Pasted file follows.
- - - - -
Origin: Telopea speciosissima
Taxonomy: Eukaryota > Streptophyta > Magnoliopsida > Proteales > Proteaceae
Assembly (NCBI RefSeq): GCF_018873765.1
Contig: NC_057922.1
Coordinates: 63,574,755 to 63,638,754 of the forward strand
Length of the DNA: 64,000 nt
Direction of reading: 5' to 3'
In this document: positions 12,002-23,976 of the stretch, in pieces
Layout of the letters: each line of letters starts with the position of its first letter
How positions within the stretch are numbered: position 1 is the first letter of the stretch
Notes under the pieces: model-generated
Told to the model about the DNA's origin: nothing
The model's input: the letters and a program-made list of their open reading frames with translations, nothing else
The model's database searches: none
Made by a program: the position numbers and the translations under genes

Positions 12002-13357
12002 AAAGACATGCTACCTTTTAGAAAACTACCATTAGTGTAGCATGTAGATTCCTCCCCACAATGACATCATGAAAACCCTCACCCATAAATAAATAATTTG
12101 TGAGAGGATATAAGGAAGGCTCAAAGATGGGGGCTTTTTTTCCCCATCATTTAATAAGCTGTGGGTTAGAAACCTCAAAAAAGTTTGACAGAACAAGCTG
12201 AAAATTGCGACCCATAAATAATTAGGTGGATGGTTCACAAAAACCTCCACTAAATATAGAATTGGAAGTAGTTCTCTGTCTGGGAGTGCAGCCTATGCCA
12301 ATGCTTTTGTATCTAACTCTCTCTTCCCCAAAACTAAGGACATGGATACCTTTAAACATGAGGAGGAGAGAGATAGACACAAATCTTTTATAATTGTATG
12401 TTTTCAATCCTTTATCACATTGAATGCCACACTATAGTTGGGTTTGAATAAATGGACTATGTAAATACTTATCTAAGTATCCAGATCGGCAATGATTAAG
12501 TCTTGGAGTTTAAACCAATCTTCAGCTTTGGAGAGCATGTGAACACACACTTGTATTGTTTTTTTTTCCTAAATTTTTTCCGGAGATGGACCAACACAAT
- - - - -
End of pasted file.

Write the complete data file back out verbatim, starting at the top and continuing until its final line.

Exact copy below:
Origin: Telopea speciosissima
Taxonomy: Eukaryota > Streptophyta > Magnoliopsida > Proteales > Proteaceae
Assembly (NCBI RefSeq): GCF_018873765.1
Contig: NC_057922.1
Coordinates: 63,574,755 to 63,638,754 of the forward strand
Length of the DNA: 64,000 nt
Direction of reading: 5' to 3'
In this document: positions 12,002-23,976 of the stretch, in pieces
Layout of the letters: each line of letters starts with the position of its first letter
How positions within the stretch are numbered: position 1 is the first letter of the stretch
Notes under the pieces: model-generated
Told to the model about the DNA's origin: nothing
The model's input: the letters and a program-made list of their open reading frames with translations, nothing else
The model's database searches: none
Made by a program: the position numbers and the translations under genes

Positions 12002-13357
12002 AAAGACATGCTACCTTTTAGAAAACTACCATTAGTGTAGCATGTAGATTCCTCCCCACAATGACATCATGAAAACCCTCACCCATAAATAAATAATTTG
12101 TGAGAGGATATAAGGAAGGCTCAAAGATGGGGGCTTTTTTTCCCCATCATTTAATAAGCTGTGGGTTAGAAACCTCAAAAAAGTTTGACAGAACAAGCTG
12201 AAAATTGCGACCCATAAATAATTAGGTGGATGGTTCACAAAAACCTCCACTAAATATAGAATTGGAAGTAGTTCTCTGTCTGGGAGTGCAGCCTATGCCA
12301 ATGCTTTTGTATCTAACTCTCTCTTCCCCAAAACTAAGGACATGGATACCTTTAAACATGAGGAGGAGAGAGATAGACACAAATCTTTTATAATTGTATG
12401 TTTTCAATCCTTTATCACATTGAATGCCACACTATAGTTGGGTTTGAATAAATGGACTATGTAAATACTTATCTAAGTATCCAGATCGGCAATGATTAAG
12501 TCTTGGAGTTTAAACCAATCTTCAGCTTTGGAGAGCATGTGAACACACACTTGTATTGTTTTTTTTTCCTAAATTTTTTCCGGAGATGGACCAACACAAT